Despite the latest Marginal Cost of Lending Regulations (MCLR), home loan customers are struggling to get the benefit of interest rate reductions. And, if this is the situation in a regulated and intensively-competitive market like home loans, imagine the plight of other borrowers.
Take the example of the education loan market, which is completely lender dominated. Education loans are, typically, used to create or enhance earning capability of an individual. There can be loan repayment delays in several situations, for instance, if the student is unable to get a job after the course, or decides to stay back abroad, or study further. The major players in this market are public sector banks (PSBs), as they are forced by the government to provide these loans. Given that there is institutional refinancing or guarantee available, lenders tend to ration these loans to only borrowers with a good collateral and existing income.
Due to the rationing, a market has opened up for specialised companies such as Credila (a subsidiary of HDFC) and Avanse (a subsidiary of Dewan Housing Finance) and a couple of others. These specialised players are able to provide large unsecured education loans for courses (both locally and overseas) that have been assessed by them. The repayment requirements are minimal during the course period and the bulk is done from future earnings. But, all this comes at a cost. In the absence of specific regulations, they are covered by the normal regulations governing non-banking financial companies (NBFCs).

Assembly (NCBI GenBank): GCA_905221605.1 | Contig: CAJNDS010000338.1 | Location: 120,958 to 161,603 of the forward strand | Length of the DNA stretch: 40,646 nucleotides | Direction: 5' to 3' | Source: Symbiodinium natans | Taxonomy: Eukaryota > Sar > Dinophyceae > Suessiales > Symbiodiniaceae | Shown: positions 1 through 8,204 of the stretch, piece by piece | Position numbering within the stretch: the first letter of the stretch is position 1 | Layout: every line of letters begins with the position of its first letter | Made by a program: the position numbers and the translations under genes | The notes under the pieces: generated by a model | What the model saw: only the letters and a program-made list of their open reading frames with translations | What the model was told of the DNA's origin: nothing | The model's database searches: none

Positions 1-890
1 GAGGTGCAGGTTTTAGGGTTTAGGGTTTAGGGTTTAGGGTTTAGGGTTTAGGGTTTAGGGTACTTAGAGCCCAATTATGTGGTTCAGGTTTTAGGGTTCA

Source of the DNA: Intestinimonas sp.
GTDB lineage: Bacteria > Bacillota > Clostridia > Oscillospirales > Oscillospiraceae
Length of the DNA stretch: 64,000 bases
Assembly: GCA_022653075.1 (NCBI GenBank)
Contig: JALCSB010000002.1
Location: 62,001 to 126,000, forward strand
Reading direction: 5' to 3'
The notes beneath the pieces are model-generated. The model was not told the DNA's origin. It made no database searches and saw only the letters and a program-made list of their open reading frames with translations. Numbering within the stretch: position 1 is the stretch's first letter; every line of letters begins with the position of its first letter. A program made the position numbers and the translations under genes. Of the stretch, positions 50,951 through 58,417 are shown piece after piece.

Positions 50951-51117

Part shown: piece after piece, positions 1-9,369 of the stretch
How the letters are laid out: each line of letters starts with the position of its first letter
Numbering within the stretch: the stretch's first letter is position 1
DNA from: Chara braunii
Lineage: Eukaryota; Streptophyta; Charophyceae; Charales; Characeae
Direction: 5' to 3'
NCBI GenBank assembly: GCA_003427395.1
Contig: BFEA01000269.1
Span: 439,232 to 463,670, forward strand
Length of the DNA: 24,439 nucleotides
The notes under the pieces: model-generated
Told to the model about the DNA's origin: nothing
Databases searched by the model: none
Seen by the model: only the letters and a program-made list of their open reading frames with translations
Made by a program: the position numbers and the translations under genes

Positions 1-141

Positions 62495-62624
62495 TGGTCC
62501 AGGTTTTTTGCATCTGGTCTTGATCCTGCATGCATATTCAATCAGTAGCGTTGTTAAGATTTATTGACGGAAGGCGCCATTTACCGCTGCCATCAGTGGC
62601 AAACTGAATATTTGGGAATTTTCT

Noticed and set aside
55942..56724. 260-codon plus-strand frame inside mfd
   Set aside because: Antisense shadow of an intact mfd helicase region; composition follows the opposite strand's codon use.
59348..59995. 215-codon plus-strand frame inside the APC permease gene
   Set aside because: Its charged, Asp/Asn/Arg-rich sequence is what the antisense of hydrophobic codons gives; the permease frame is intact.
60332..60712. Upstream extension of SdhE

Recently, a friend contacted me seeking assistance for an education loan for his son who is pursuing an MS course at a reputed university in the US. The loan amount of Rs 25 lakh is spread over two years without any collateral security.
PSBs were out due to the absence of collateral security. The family eventually settled for a specialised company at an interest rate of 12.60 per cent. Though the loan needed to be spread over two years, the lender insisted on disbursing the entire loan immediately and kept it as a fixed deposit (FD) with its parent bank with a lien marked in favour of the lender.
It was explained to my friend that the actual bank FD in his name would help in obtaining a US Visa as compared to a plain sanction letter. Even though the entire amount was not needed immediately, he agreed without fully understanding the implications. It was only recently he realised that he was getting 6.25 per cent interest on the bank FD while paying 12.60 per cent on the disbursed amount. This was a high price to pay for a supposedly easy route to an US Visa. He asked the lender to redeem the bank FD and stop the interest meter on the education loan.
Despite promises, the lender has still not redeemed the bank FD. There are a lot of other charges such as insurance and forex rates where he may have ended up paying much more than the market rates. The borrower, here, has very little choice and has to accept conditions imposed by the lender. Specialised regulations are needed to ensure the healthy growth of this sector.
The author is a Sebi-registered investment advisor